An article that appeared in the July 2002 issue of “The American Rifleman” erroneously places the manufacture of the Richardson R5 as during the war itself, and having been made to distribute to Guerrillas in the Philippines. When I sent them a copy of their own article from 1946, and other information, they acknowledged the error, but I never saw any correction made in the magazine.

One has to wonder now if Lt. Richardson had seen or heard of one of the Perry “Perpetual Revolvers.”

Richardson died in Houston, Texas in October 2001, at the age of 83.

I am interested in the origin of the term “Paltik” used by SDC in describing these guns. Can anyone tell us about that. I have seen it spelled also as “Paltic” and even “Palika.” Can anyone explain the significance of the word, and the correct spelling.

I think I would trust firing the R5 post-WWII version of the gun, made from appropriate firearms materials, more than one of the original, although SDC is absolutely correct - the originals made in jungle “factories” did the job for which they were intended!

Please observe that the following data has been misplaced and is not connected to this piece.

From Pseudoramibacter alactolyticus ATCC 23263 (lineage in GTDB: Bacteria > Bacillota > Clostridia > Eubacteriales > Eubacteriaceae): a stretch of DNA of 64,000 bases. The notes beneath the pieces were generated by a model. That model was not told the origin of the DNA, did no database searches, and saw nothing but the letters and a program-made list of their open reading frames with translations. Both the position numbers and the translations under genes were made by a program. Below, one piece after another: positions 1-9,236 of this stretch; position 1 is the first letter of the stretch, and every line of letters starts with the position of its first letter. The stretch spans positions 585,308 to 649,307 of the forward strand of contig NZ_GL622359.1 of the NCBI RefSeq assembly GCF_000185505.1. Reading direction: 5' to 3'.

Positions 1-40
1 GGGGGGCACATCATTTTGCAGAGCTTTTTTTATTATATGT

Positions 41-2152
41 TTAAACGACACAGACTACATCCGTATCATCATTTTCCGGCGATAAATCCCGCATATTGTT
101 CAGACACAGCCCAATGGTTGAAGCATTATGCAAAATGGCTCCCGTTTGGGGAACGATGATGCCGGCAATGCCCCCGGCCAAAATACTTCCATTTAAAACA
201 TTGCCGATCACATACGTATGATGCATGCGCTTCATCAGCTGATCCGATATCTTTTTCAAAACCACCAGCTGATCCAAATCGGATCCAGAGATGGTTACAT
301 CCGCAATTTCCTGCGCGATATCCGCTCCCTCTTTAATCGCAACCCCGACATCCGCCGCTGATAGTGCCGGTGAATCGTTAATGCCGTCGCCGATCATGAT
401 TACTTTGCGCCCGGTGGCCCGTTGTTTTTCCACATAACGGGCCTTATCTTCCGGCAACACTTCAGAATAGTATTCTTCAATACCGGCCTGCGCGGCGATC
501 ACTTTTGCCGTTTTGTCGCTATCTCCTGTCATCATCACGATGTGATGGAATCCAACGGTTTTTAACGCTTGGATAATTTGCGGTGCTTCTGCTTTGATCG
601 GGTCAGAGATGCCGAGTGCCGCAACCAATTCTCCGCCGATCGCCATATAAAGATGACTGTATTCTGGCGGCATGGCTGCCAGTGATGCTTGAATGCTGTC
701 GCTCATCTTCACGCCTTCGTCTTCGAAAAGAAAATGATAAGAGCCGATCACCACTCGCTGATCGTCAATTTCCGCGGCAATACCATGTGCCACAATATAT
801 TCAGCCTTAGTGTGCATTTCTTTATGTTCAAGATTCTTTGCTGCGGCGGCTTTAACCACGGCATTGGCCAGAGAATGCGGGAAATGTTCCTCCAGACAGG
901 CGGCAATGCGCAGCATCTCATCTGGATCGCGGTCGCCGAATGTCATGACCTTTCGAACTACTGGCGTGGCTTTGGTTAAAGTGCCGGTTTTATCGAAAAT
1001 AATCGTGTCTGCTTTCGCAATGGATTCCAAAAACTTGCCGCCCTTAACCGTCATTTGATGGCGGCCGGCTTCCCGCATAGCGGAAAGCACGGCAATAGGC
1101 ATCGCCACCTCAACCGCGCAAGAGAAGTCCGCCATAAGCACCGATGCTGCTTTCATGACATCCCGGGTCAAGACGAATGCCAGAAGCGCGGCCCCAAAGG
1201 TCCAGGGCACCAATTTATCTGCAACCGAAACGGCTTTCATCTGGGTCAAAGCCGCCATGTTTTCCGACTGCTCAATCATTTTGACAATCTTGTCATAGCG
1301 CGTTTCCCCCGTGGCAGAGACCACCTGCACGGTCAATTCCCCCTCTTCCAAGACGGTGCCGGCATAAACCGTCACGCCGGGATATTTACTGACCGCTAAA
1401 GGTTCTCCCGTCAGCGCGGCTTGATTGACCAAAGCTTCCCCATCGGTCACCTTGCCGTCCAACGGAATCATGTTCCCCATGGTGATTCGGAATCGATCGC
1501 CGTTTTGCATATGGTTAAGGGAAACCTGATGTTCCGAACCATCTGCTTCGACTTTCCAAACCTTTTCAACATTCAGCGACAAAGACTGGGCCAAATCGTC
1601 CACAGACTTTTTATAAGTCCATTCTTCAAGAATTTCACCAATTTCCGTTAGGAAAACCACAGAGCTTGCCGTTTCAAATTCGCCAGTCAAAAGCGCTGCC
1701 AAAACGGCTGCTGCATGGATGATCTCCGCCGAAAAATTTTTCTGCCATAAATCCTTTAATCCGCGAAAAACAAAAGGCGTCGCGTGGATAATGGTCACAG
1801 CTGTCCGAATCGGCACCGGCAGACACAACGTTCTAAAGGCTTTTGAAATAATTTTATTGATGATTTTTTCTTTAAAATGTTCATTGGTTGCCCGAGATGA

#5

John, I believe that “paltik” is simply a Filipino word for “home-made gun”, as it comes up when you do a google search for that term; when I first heard it, I assumed that it was likely the name of one of the tribes that specialized in making these items, but it is apparently the generic name for ANY non-factory firearm in most of SE Asia. Here’s a short article on a Japanese blog (with a few pictures) showing some of the currently-manufactured “paltiks” in circulation: ahboon.net/2007/05/12/gansta-gun … ilippines/


#6

SDC - thank you. Interesting. The differences in spelling could be a result of different Filipino dialects, or someone spelling the words phoenetically.
Interest stuff. I appreciate your answer, and the link.